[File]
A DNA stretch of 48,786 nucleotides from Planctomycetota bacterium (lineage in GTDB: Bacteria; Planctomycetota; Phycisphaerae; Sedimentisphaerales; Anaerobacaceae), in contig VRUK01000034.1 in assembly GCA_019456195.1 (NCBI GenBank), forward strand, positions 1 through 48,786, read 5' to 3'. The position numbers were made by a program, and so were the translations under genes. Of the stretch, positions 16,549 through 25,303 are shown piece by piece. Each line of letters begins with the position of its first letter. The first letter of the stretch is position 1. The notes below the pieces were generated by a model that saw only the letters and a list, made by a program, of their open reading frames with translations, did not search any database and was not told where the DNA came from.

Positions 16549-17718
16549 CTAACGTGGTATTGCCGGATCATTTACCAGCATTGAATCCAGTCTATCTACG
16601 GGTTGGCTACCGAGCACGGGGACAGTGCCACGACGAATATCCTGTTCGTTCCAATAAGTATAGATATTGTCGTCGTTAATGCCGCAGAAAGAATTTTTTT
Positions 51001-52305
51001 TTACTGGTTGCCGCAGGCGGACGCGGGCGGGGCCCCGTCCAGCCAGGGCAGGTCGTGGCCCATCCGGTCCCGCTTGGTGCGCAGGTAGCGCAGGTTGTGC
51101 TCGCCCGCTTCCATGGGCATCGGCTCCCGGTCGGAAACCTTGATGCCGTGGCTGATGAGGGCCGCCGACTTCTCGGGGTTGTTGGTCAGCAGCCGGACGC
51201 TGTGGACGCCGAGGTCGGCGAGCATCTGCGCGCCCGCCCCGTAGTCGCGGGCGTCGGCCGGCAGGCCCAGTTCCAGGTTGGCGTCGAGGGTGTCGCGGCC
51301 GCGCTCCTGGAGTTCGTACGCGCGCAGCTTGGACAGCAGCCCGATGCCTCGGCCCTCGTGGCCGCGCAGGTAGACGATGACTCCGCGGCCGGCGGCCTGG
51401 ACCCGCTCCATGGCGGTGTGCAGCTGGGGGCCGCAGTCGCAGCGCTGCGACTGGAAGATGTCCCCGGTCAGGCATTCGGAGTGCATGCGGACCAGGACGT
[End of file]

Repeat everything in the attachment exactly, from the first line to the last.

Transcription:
A DNA stretch of 48,786 nucleotides from Planctomycetota bacterium (lineage in GTDB: Bacteria; Planctomycetota; Phycisphaerae; Sedimentisphaerales; Anaerobacaceae), in contig VRUK01000034.1 in assembly GCA_019456195.1 (NCBI GenBank), forward strand, positions 1 through 48,786, read 5' to 3'. The position numbers were made by a program, and so were the translations under genes. Of the stretch, positions 16,549 through 25,303 are shown piece by piece. Each line of letters begins with the position of its first letter. The first letter of the stretch is position 1. The notes below the pieces were generated by a model that saw only the letters and a list, made by a program, of their open reading frames with translations, did not search any database and was not told where the DNA came from.

Positions 16549-17718
16549 CTAACGTGGTATTGCCGGATCATTTACCAGCATTGAATCCAGTCTATCTACG
16601 GGTTGGCTACCGAGCACGGGGACAGTGCCACGACGAATATCCTGTTCGTTCCAATAAGTATAGATATTGTCGTCGTTAATGCCGCAGAAAGAATTTTTTT
Positions 51001-52305
51001 TTACTGGTTGCCGCAGGCGGACGCGGGCGGGGCCCCGTCCAGCCAGGGCAGGTCGTGGCCCATCCGGTCCCGCTTGGTGCGCAGGTAGCGCAGGTTGTGC
51101 TCGCCCGCTTCCATGGGCATCGGCTCCCGGTCGGAAACCTTGATGCCGTGGCTGATGAGGGCCGCCGACTTCTCGGGGTTGTTGGTCAGCAGCCGGACGC
51201 TGTGGACGCCGAGGTCGGCGAGCATCTGCGCGCCCGCCCCGTAGTCGCGGGCGTCGGCCGGCAGGCCCAGTTCCAGGTTGGCGTCGAGGGTGTCGCGGCC
51301 GCGCTCCTGGAGTTCGTACGCGCGCAGCTTGGACAGCAGCCCGATGCCTCGGCCCTCGTGGCCGCGCAGGTAGACGATGACTCCGCGGCCGGCGGCCTGG
51401 ACCCGCTCCATGGCGGTGTGCAGCTGGGGGCCGCAGTCGCAGCGCTGCGACTGGAAGATGTCCCCGGTCAGGCATTCGGAGTGCATGCGGACCAGGACGT